Study areas: This study was conducted in three Ethiopian Rift Valley lakes: Chamo, Koka and Ziway (Fig. 1) from May, 2018 to April, 2020. The lakes were selected for their significant contribution in the fishery production and Nile tilapia (O. niloticus) populations were targeted as these are candidate fish species in the development of aquaculture in Ethiopia. The lakes are found in different water basins; Koka having largest watershed area followed by Ziway while Chamo (with no visible outlet) has the lowest watershed area. In morphometry, Ziway is the widest and the shallowest Lake of the three22-24. Sites for data collection and fish landing from each lake were purposely selected to represent the fish catches from inlet region, middle of the lake and outlet region.
|Fig. 1:|| |
Location of the Ethiopian rift valley lakes (modified after Kebede et al.25)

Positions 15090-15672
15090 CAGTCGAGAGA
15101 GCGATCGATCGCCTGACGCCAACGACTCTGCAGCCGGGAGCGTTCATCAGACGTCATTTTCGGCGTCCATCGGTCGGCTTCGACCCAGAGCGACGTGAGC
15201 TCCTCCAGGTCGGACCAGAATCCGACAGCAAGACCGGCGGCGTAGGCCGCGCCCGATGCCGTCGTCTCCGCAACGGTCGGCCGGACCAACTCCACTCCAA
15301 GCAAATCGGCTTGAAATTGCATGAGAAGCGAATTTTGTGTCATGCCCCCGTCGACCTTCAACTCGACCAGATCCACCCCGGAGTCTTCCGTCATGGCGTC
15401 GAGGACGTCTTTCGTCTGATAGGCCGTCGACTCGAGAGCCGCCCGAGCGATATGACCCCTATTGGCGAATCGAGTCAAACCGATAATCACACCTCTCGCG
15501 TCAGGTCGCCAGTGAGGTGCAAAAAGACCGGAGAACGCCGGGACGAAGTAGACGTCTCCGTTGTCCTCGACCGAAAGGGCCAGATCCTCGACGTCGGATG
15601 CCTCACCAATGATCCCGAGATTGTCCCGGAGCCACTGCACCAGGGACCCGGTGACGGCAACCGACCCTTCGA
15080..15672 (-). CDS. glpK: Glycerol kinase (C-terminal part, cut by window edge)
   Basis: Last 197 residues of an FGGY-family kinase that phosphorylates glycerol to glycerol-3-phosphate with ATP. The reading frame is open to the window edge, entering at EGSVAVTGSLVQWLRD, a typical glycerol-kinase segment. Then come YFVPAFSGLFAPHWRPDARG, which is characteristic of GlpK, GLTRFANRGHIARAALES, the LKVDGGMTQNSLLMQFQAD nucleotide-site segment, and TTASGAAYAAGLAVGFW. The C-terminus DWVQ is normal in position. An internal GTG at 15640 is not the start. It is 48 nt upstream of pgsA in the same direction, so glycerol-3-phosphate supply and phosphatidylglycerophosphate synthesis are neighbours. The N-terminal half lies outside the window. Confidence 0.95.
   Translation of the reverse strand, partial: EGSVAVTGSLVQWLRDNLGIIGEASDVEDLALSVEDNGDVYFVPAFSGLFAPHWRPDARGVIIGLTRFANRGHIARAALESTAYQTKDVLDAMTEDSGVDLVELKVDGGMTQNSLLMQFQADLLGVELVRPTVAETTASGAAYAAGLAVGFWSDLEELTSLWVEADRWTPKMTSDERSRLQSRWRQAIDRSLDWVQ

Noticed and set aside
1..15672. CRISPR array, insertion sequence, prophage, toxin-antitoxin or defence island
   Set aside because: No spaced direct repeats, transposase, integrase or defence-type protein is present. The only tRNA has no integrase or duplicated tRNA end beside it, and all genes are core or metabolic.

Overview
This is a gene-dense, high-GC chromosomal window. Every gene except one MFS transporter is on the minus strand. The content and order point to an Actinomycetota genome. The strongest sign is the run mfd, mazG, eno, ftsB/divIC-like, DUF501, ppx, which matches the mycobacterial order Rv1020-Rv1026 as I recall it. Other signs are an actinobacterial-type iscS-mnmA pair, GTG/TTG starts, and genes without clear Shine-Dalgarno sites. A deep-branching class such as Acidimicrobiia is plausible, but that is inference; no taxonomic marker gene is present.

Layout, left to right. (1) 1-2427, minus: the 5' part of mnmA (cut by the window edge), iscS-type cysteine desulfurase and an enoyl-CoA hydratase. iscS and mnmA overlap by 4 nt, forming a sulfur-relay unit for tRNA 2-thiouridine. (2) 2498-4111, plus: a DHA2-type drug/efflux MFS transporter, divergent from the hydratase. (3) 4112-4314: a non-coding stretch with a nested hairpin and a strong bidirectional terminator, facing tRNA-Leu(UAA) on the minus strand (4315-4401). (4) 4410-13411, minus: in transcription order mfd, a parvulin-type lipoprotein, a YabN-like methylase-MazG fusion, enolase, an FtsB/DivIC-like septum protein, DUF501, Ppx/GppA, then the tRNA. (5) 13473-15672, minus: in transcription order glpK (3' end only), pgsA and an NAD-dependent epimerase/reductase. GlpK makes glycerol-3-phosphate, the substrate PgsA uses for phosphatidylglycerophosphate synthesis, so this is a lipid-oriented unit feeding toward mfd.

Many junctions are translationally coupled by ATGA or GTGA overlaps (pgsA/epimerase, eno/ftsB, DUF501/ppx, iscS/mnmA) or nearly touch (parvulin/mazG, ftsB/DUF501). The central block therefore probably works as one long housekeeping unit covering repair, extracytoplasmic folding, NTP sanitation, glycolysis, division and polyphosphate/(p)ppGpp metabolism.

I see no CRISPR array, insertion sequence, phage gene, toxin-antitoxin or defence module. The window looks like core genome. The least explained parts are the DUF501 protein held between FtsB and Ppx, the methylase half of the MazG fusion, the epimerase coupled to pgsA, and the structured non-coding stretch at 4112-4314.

Data collection methods: Fish samples were sampled from fishermen at the landing sites on arrival through facilitation of the cooperative chairpersons. The data were collected for two years 'seasonally', from May, 2018-2020. The data collection periods were classified into four 'seasons' in a year as pre-rainy season, main rainy season, post-rainy season and dry season, represented by sampling months of May, July-August, October-November and February-March, respectively for Lakes Koka and Ziway in this study. The rain distribution and season in the three study areas differ; whereby the main rainy season is during the months of June, July and August at Lakes Koka and Ziway while it is during April and May at Chamo Lake. Moreover, October-November months are characterized as season of short rain at Chamo. Accordingly, the data months of May, July-August, October-November and February-March represent the 'seasons' of main rainy season, post-rainy season, short-rain season and dry/pre-rainy season, respectively at Lake Chamo.